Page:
What better way to clear up confusion or go on the offensive in a crisis than to snap a selfie and post it on Instagram.
Jill Abrahamson, after her firing as executive editor of the New York Times, captured herself with boxing gloves and a punching bag.
Beyonce and her sister Solange documented themselves on Instagram skipping together following release of elevator video showing Solange in a punch-out with Jay-Z.
Does this mean Instagram is the new magic wand of crisis management? Hardly. But it is interesting.
Rule one in crisis response is to get out your story as quickly as possible — and to keep talking as long as the crisis lasts. Letting the story line get ahead of your story can be disastrous.
Ask former VA Secretary Eric Shinseki who was engulfed with a deepening scandal over delayed medical care for veterans and manipulation of wait time reports by local VA officials to cover up the truth and tune up their stats to receive incentive pay.
Or ask Oregon Governor John Kitzhaber who initially passed the buck on the Cover Oregon website fiasco that failed to register a single patient online after spending more than $200 million. Kitzhaber is playing catch-up on the issue in a re-election year and has given his GOP opponent Dennis Richardson a political punch line. He calls the 3-term governor “all hat and no cattle.”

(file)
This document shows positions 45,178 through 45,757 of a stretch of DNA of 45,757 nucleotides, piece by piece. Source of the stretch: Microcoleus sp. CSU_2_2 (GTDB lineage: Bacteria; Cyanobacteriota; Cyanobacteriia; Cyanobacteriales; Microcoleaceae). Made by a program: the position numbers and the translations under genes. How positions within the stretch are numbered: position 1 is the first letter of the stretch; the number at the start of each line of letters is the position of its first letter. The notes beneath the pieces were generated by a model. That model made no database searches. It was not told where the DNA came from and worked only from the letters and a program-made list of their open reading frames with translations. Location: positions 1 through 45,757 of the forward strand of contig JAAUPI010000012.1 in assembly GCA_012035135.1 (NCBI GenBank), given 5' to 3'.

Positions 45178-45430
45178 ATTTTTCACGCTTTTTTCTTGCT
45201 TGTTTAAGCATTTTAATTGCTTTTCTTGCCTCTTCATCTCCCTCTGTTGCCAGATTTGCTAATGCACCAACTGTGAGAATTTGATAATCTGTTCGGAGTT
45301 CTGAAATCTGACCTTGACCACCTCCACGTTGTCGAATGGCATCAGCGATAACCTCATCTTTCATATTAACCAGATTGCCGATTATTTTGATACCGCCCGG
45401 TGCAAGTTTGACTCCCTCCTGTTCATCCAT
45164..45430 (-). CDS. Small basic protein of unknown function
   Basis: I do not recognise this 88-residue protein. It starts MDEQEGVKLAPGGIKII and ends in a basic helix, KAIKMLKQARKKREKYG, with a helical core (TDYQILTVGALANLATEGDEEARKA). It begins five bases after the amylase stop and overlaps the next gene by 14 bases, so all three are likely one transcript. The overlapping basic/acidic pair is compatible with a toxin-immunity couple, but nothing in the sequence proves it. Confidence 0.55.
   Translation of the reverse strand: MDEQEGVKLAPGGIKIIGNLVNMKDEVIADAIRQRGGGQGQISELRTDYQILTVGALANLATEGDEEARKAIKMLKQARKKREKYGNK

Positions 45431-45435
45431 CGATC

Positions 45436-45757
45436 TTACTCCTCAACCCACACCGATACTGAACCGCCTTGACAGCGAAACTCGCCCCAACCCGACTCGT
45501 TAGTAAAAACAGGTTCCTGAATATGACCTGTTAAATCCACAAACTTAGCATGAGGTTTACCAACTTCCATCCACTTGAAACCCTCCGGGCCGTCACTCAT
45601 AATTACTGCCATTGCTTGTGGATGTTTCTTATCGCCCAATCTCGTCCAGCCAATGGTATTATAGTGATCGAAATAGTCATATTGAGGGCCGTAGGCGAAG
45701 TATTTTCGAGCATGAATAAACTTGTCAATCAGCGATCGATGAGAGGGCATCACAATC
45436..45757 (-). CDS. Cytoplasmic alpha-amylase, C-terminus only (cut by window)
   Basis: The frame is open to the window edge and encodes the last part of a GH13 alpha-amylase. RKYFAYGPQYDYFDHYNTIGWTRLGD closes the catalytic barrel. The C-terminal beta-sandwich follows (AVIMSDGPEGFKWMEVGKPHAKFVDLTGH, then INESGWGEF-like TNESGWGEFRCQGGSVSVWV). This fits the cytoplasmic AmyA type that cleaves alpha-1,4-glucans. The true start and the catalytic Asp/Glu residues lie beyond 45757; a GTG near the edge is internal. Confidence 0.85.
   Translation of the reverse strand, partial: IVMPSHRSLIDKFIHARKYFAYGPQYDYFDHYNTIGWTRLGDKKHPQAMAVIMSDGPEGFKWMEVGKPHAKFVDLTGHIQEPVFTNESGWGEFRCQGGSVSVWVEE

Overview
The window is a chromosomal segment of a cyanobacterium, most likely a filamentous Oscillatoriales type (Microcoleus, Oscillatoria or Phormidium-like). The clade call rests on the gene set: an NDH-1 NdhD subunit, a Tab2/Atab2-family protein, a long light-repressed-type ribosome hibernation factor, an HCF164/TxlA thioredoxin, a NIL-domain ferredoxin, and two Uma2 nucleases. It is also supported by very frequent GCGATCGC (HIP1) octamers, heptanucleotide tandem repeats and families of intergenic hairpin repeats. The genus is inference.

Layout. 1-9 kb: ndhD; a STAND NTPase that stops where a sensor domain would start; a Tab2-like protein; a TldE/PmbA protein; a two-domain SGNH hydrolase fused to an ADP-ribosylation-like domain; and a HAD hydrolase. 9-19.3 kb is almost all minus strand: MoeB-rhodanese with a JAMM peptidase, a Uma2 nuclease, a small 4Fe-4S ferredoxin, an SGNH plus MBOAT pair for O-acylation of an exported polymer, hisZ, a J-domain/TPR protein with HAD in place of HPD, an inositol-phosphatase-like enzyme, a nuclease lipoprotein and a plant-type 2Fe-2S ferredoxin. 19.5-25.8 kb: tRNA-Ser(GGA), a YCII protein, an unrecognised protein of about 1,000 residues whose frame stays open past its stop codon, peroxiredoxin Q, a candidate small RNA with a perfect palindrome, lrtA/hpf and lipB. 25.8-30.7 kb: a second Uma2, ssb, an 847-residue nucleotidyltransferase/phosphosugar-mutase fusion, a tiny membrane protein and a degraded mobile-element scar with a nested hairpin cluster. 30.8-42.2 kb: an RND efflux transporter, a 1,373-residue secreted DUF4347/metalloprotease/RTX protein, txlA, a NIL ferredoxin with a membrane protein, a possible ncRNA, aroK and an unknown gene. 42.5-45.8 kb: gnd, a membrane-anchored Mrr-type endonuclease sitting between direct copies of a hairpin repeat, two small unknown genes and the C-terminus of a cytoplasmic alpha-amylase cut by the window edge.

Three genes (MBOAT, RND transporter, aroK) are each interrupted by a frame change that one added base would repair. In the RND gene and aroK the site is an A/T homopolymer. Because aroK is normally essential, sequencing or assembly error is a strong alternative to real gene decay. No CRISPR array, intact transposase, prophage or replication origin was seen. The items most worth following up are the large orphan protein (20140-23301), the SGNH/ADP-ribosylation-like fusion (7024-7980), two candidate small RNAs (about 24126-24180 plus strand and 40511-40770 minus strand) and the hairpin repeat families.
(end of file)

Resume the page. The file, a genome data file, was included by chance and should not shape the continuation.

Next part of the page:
It is hard to imagine how images of Shinseki taking a veteran’s blood pressure or Kitzhaber puzzling over computer code would stem their respective crises. The cure for their crises will take more than a snappy selfie.
The selfie of a combative Abrahamson with boxing gloves sends a message that there is life after the New York Times, but it doesn’t answer the question of why the first female executive editor of the prestigious national newspaper fell from grace. It fell to her successor, the first African-American executive editor of the New York Times, to offer an explanation in words, not pictures.
Seeing Beyonce and Solange cavort happily arm-in-arm doesn’t erase the vista of an ugly elevator scene — or explain what caused it. Maybe we don’t care or need to know, but then again maybe we don’t care or need to know that Beyonce and Solange are one happy family again either.
The expression “fight fire with fire” is often meaningful, relevant counsel in crisis situations. But taking a picture to combat an image may not be a big enough backfire to stop a conflagration.
Photo-sharing can play a role in a sophisticated crisis response. It can reassure employees and community members that, for example, an environmental incident has been subdued. Images can be shared immediately and on the spot, without time-consuming editing and bureaucratic approvals. Selfies can project an underlying and enduring message that words simply can’t.
But in a crisis a picture doesn’t always replace a 1,000 words. Snapshots can’t take the place of careful explanations. A good picture can just as easily be viewed as good spin. Great photography can convey layers of meaning and visceral emotions, but most selfies aren’t great photography.
There are a lot of ways to tell your story. Selfies are a new, interesting and fresh tool to aid storytelling. They just aren’t the last word.
[This post was first posted on Gary Conkling Life Notes.]